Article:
AT72, en-route, southern Scotland UK, 2011

AT72, en-route, southern Scotland UK, 2011


On 15 March 2011, an ATR 72-200 on a non revenue positioning flight from Edinburgh to Paris CDG in night VMC with just the two pilots on board began to experience roll and directional control difficulties as the aircraft accelerated upon reaching the planned cruise altitude of FL230. A PAN call was made to ATC and a return to Edinburgh was made with successful containment of the malfunctioning flying controls.

Event Details
Event Type
Flight Conditions
Flight Details
Type of Flight
Public Transport (Non Revenue)
Flight Origin
Intended Destination
Actual Destination
Take-off Commenced
Flight Airborne
Flight Completed
Phase of Flight
Near Edinburgh Airport
Inadequate Airworthiness Procedures
Ineffective Monitoring, Procedural non compliance
Significant Systems or Systems Control Failure, Temporary Control Loss, Extreme Bank
Flight Controls
Maintenance Error (valid guidance available), Inadequate Maintenance Inspection, Component Fault after installation
Damage or injury
Non-aircraft damage
Non-occupant Casualties
Off Airport Landing
Causal Factor Group(s)
Aircraft Technical
Safety Recommendation(s)
Aircraft Airworthiness
Investigation Type


On 15 March 2011, an ATR 72-200 on a non revenue positioning flight from Edinburgh to Paris CDG in night Visual Meteorological Conditions (VMC) with just the two pilots on board began to experience roll and directional control difficulties as the aircraft accelerated upon reaching the planned cruise altitude of FL230. A ‘PAN’ call was made to ATC and a return to Edinburgh was made with successful containment of the malfunctioning flying controls.


A Field Investigation was carried out by the UK AAIB. It was established that the incident flight was the first one after completion of a scheduled base “2 year Check" at a Part 145 maintenance facility which was within the same beneficial ownership as the aircraft operator. It was found that the Flight Data Recorder (FDR) data was “of such poor quality that the data was unreliable and therefore unusable” but the QAR also fitted was downloaded successfully. Since the 30 minute Cockpit Voice Recorder (CVR) had continued to run following the onset of problems, later recording had overwritten the initial part of the incident. It was noted that First Officer had been acting as PF for the incident flight and that the aircraft commander had accumulated the majority of his total flying experience on the ATR72.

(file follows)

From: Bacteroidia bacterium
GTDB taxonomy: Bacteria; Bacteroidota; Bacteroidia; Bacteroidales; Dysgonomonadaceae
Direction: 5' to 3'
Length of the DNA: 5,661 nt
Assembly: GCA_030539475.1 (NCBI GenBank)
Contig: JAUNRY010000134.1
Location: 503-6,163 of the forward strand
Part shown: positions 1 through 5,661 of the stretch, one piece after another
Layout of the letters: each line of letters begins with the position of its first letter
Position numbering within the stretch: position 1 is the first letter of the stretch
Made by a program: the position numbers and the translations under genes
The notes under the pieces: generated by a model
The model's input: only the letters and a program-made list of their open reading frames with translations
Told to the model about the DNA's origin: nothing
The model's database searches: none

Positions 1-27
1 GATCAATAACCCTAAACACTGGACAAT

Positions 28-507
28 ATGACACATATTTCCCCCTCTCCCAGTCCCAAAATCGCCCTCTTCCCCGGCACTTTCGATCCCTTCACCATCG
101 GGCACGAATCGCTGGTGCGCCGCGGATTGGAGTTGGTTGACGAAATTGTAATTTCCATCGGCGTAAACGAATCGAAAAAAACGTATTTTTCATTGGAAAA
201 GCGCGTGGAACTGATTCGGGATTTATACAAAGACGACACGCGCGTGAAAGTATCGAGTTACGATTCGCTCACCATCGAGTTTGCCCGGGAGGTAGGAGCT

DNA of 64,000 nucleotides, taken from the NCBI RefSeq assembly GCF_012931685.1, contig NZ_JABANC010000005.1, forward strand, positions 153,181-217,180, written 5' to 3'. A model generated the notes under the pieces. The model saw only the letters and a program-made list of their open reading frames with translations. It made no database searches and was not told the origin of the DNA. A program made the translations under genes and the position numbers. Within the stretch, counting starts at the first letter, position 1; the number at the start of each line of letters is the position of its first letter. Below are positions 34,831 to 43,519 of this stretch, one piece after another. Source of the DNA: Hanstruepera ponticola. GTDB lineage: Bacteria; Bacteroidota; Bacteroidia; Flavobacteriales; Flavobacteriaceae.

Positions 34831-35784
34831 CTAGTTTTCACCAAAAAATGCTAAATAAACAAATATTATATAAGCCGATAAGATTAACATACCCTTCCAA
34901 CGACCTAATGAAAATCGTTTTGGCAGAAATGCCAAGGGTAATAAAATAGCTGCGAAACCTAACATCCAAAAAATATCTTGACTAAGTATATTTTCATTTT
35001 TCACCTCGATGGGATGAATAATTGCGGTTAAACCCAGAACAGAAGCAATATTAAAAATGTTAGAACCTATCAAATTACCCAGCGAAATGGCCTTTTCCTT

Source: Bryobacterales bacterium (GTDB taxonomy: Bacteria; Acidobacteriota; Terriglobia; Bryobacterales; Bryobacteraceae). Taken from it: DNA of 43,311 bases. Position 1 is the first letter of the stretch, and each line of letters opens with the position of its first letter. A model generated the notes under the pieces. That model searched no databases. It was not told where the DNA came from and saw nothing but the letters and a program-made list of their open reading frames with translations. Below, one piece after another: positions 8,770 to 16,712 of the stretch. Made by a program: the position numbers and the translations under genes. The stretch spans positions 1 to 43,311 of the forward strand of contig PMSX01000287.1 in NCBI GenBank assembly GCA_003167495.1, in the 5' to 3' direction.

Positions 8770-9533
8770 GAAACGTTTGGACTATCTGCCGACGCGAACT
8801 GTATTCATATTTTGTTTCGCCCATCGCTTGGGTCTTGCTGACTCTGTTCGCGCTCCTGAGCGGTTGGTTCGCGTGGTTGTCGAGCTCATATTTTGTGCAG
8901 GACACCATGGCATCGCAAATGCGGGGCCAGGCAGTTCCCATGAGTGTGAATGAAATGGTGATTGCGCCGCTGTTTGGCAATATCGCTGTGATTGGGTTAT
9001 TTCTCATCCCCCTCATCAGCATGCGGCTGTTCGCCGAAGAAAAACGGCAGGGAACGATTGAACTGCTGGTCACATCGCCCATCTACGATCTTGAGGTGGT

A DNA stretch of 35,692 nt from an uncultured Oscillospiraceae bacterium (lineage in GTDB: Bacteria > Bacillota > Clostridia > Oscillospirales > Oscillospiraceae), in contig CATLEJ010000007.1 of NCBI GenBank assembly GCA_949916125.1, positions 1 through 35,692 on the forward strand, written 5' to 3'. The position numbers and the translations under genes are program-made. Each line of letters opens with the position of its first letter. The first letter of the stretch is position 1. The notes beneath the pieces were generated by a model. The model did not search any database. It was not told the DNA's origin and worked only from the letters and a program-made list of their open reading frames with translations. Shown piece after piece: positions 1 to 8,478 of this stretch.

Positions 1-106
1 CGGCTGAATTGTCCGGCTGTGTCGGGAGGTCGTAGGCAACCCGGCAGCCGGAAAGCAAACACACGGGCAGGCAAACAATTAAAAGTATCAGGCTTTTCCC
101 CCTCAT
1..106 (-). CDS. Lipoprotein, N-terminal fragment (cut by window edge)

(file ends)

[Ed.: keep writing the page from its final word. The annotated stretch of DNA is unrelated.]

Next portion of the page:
It was established that the aircraft had appeared to respond normally to flying control inputs by the PF until the aircraft reached FL230 and speed reached 185 Indicated Airspeed. At this point, the crew felt the aircraft roll to the left by 5° to 10° and noticed that the slip ball was indicating fully right. The PF disengaged the AP and applied right rudder in an attempt to correct the sideslip and right aileron to correct the roll. He subsequently stated that the rudder pedals had felt unusually ‘spongy’ and that the aircraft had not responded to the rudder inputs made. Right bank of 15° to 20° was required to maintain a constant heading. Soon after regaining directional control, it was reported that a “FLT CTL” annunciation had appeared on the CAP (Crew Alert Panel) together with a “FLT CTL” fault light illumination on the overhead panel which indicated a fault with the rudder Travel Limitation Unit (TLU). In view of the control problems the aircraft commander requested radar vectors from ATC for a return to Edinburgh and subsequently declared a ‘PAN’. As there appeared to be very little control authority to make right turns, ATC were asked to give left turns only. The applicable QRH drill for a TLU abnormality was completed and a descent made at 180 KIAS in VMC onto an Instrument Landing System (ILS) approach to Runway 24 for a full flap landing. After 41 minutes airborne, touchdown was made just to the left of the runway centreline and the aircraft commander took control, applying reverse pitch. The aircraft had touched down on the right main wheel first and during deceleration, it diverged further to the left despite application of full right rudder until reducing speed allowed tiller steering input. The aircraft was then taxied clear of the runway and back to the engineering facility.

A visual inspection of the TLU found that one of the cams on the rudder rear quadrant shaft had been incorrectly installed, such that it was misaligned with the other cam. The maintenance organisation immediately suspended the approvals of the engineers concerned pending further investigation. Once the error context had been assessed, the AAIB issued Special Bulletin 1/2011 on 15 April 2011.

It was noted that the function of the TLU, which is installed on the rudder rear quadrant shaft (see diagram below showing the rudder control system) is to reduce the range of available rudder deflection at airspeeds above 185 knots so as to limit the structural loads on the rudder.